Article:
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Medline ® Abstracts for References 29,32-35

of 'Treatment and outcome of nausea and vomiting of pregnancy'

29
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Interventions for nausea and vomiting in early pregnancy.
AU
Matthews A, Haas DM, O'Mathúna DP, Dowswell T
SO
Cochrane Database Syst Rev. 2015;
 
BACKGROUND: Nausea, retching and vomiting are very commonly experienced by women in early pregnancy. There are considerable physical, social and psychological effects on women who experience these symptoms. This is an update of a review of interventions for nausea and vomiting in early pregnancy last published in 2014.
OBJECTIVES: To assess the effectiveness and safety of all interventions for nausea, vomiting and retching in early pregnancy, up to 20 weeks' gestation.
SEARCH METHODS: We searched the Cochrane Pregnancy and Childbirth Group's Trials Register, the Cochrane Complementary Medicine Field's Trials Register (19 January 2015) and reference lists of retrieved studies.
SELECTION CRITERIA: All randomised controlled trials of any intervention for nausea, vomiting and retching in early pregnancy. We excluded trials of interventions for hyperemesis gravidarum, which are covered by another Cochrane review. We also excluded quasi-randomised trials and trials using a cross-over design.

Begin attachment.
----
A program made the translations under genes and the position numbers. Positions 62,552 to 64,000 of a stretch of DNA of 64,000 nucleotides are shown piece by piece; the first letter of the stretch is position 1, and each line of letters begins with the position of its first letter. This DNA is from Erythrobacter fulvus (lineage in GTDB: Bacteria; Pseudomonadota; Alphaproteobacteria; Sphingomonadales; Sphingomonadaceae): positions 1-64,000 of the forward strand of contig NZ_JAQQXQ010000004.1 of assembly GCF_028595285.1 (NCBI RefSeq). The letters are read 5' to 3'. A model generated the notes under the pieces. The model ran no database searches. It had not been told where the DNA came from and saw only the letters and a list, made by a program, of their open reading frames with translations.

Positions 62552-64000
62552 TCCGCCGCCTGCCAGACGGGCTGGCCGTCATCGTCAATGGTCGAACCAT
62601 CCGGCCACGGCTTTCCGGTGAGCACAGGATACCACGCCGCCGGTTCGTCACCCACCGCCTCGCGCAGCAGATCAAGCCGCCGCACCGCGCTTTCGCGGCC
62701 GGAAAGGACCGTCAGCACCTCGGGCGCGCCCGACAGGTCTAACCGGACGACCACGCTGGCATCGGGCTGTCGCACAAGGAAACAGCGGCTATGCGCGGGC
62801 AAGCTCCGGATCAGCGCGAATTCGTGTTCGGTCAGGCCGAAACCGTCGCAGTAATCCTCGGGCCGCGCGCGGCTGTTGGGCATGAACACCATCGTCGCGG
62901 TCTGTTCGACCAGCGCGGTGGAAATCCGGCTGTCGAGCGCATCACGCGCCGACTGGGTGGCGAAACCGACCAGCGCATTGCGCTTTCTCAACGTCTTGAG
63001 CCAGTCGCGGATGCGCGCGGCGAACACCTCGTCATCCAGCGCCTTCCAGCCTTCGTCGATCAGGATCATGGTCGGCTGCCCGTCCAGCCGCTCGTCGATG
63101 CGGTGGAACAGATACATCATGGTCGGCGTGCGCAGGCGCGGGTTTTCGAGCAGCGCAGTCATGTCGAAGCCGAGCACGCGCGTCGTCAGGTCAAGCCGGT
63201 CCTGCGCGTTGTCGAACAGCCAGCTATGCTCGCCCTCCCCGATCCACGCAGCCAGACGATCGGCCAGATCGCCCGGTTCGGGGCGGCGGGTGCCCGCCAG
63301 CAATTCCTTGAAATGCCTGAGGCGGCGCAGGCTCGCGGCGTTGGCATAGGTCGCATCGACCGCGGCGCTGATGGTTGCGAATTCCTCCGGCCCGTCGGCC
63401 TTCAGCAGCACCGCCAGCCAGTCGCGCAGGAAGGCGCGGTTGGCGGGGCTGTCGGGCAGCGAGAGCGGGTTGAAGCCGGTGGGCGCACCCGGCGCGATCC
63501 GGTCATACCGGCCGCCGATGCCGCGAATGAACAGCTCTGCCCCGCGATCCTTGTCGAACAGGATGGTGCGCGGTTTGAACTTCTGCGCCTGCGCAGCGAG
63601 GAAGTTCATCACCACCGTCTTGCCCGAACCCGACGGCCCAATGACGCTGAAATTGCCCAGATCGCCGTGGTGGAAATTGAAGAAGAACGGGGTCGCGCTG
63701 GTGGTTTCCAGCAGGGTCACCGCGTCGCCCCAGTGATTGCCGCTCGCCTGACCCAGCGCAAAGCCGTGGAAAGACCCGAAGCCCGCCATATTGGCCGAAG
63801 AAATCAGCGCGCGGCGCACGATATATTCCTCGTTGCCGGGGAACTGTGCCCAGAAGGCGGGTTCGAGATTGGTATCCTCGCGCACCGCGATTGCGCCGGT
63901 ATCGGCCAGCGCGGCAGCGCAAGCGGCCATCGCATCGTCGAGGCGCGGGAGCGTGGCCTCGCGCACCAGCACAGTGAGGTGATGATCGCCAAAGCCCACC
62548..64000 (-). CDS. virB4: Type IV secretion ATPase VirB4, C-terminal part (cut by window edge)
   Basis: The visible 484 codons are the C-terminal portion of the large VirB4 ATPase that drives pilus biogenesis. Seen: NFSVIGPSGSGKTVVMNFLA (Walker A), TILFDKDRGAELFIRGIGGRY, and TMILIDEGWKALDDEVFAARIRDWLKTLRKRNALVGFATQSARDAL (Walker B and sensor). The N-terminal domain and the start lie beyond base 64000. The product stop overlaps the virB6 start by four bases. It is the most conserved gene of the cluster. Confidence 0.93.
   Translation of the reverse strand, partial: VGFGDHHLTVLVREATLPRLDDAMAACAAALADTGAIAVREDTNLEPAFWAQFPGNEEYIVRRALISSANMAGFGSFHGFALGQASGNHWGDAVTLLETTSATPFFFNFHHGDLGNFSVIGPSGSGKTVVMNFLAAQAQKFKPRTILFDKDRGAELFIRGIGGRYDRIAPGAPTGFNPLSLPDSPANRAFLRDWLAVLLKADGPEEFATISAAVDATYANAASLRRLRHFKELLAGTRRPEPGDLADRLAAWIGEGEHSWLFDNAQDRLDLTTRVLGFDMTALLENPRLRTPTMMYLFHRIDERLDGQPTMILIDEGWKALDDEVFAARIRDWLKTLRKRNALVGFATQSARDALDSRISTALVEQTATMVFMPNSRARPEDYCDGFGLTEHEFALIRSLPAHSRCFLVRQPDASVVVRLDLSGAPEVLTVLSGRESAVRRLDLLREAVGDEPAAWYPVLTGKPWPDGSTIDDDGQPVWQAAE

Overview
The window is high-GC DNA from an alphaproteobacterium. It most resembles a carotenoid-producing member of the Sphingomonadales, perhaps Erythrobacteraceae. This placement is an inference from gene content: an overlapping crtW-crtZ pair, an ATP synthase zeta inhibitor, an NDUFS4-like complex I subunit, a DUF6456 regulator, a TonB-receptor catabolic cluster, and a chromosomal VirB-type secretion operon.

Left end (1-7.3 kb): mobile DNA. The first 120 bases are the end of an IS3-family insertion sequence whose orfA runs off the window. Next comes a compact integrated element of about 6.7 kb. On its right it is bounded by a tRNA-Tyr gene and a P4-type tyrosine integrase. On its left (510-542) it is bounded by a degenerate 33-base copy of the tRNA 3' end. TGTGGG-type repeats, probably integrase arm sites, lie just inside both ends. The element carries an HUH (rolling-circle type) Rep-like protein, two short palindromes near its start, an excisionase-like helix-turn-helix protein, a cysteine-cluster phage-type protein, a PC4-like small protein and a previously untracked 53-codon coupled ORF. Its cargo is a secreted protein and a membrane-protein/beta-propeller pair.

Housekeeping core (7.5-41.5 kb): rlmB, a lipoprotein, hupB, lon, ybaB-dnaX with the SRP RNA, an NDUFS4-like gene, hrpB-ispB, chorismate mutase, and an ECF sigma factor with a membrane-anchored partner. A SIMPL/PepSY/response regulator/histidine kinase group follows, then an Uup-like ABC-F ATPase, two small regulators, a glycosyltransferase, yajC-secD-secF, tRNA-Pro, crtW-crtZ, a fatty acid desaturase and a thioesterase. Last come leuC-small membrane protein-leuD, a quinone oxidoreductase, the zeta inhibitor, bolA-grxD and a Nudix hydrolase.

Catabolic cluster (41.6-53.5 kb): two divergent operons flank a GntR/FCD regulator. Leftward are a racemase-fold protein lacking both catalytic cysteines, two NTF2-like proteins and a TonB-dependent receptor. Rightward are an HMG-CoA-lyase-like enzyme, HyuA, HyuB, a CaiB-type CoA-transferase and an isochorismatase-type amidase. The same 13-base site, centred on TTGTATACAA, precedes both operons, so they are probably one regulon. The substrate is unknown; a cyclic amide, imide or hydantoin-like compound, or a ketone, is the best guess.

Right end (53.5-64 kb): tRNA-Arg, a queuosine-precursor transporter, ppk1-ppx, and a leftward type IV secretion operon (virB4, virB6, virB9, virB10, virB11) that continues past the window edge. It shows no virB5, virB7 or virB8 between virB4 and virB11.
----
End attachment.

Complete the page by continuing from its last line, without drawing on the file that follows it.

DATA COLLECTION AND ANALYSIS: Four review authors, in pairs, reviewed the eligibility of trials and independently evaluated the risk of bias and extracted the data for included trials.
MAIN RESULTS: Forty-one trials involving 5449 women, met the inclusion criteria. These trials covered many interventions, including acupressure, acustimulation, acupuncture, ginger, chamomile, lemon oil, mint oil, vitamin B6 and several antiemetic drugs. There were no included studies of dietary and other lifestyle interventions. Evidence regarding the effectiveness of P6 acupressure, auricular (ear) acupressure and acustimulation of the P6 point was limited. Acupuncture (P6 or traditional) showed no significant benefit to women in pregnancy. The use of ginger products may be helpful to women, but the evidence of effectiveness was limited and not consistent, though three recent studies support ginger over placebo. There was only limited evidence from trials to support the use of pharmacological agents including vitamin B6, Doxylamine-pyridoxoine and other anti-emetic drugs to relieve mild or moderate nausea and vomiting. There was little information on maternal and fetal adverse outcomes and on psychological, social or economic outcomes.We were unable to pool findings from studies for most outcomes due to heterogeneity in study participants, interventions, comparison groups, and outcomes measured or reported. The methodological quality of the included studies was mixed. Risk of bias was low related to performance bias, detection bias and attrition bias for most studies. Selection bias risk was unclear for many studies and almost half of the studies did not fully or clearly report all pre-specified outcomes.